a. Give an observed example of aliens/God/Etc. designing something in the present day.
b. Give some examples of things which could never, even in principle, be explained by Evolution but which are expected (perhaps exclusively) from ID. Irreducible complexity won't work here: We know that evolution can produce IC. Neither will 'Complex Specified Information': We know that evolution can produce this too.

Finally, I disagree with Monton's thought that ID actually has some good supporting arguments. A page about his new book lists four arguments for ID which he finds "somewhat plausible":

1. The fine tuning of the physical constants.
I'll admit that this is an argument I find to be the most persuasive of all the arguments for God and/or a designer which I have heard. However, it still rests on some shaky assumptions which I feel undermine it as a successful argument for God. I also think that, even if only one kind of life is possible, and even if there are no other life friendly combinations of the values of these physical constants, God (or some other type of designer) still falls short of having as much explanatory power as Lee Smolin's theory of 'Cosmological Natural Selection'.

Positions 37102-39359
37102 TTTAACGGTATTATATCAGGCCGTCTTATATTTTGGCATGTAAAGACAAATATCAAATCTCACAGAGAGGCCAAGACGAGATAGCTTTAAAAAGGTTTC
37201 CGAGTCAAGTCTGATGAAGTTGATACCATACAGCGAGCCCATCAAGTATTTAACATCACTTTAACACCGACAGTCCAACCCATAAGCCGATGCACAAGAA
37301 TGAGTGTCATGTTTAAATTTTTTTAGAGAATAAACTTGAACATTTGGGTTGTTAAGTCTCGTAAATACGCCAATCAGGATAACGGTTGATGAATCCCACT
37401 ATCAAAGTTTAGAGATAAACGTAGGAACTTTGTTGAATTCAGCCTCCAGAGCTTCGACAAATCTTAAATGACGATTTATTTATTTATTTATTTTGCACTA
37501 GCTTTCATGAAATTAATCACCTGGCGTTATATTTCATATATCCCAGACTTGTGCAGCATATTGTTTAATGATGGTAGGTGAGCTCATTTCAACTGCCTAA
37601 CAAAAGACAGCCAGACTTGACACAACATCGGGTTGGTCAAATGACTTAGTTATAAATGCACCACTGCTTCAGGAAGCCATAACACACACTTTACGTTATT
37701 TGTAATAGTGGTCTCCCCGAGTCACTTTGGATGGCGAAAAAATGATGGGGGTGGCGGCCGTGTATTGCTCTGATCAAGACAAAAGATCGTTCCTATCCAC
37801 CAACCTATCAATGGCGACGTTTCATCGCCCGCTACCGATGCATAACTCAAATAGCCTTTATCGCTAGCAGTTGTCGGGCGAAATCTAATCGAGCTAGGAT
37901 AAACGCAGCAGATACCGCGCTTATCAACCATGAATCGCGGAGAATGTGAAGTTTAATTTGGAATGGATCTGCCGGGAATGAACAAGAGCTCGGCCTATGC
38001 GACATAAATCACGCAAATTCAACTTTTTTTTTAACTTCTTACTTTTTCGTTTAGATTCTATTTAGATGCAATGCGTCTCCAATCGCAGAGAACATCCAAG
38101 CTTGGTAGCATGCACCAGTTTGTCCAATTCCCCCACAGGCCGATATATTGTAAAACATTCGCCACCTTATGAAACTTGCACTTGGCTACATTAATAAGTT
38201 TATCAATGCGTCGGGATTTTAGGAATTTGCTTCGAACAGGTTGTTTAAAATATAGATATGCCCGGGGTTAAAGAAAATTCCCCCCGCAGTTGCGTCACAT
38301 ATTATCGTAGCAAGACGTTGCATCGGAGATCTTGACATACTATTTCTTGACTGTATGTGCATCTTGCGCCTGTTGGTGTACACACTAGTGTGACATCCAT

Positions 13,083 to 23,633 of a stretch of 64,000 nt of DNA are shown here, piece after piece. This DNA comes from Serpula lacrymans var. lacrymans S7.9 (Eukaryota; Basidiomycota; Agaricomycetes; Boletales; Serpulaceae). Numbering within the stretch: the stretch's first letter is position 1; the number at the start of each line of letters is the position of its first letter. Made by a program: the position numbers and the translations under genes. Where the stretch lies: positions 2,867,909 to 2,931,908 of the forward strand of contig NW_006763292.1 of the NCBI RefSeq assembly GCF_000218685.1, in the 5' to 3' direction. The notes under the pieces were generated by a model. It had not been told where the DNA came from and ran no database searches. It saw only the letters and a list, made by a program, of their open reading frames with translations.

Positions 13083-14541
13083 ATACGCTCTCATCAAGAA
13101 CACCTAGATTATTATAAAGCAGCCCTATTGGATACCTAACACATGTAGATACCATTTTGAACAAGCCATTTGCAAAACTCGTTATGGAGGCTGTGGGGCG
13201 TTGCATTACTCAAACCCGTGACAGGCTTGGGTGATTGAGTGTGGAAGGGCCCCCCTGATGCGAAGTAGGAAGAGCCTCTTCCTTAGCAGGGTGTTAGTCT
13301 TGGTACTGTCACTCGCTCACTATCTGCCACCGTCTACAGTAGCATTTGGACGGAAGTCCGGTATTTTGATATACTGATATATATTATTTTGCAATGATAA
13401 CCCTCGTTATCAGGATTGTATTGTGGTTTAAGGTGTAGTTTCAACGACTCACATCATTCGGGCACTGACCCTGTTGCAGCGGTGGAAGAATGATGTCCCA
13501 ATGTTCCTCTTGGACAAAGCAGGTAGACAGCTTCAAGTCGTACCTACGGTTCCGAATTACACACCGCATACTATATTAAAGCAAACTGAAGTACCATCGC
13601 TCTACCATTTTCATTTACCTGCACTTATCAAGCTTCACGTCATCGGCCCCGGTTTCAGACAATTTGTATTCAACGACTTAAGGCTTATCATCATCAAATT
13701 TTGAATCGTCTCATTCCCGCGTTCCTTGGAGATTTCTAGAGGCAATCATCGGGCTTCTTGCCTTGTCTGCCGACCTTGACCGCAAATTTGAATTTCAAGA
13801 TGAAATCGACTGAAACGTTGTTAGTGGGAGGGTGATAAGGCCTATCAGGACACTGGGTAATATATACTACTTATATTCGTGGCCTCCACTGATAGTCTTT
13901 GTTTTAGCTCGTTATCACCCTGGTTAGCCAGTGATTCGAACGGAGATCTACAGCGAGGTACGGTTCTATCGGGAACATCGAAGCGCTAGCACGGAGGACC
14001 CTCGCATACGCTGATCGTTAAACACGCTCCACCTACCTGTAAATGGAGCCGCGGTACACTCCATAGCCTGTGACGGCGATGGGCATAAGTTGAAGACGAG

2. The Universe had a beginning.

I have no problem with this being discussed in a classroom. Nor would I have a problem with students being introduced to different explanations for the origin of the universe: Some think that God started it all, others think our universe is a product of quantum processes, others believe that the beginning wasn't really THE beginning (as they believe in one of the cyclic models of the universe), etc. etc.

3. The improbability of life coming from non-life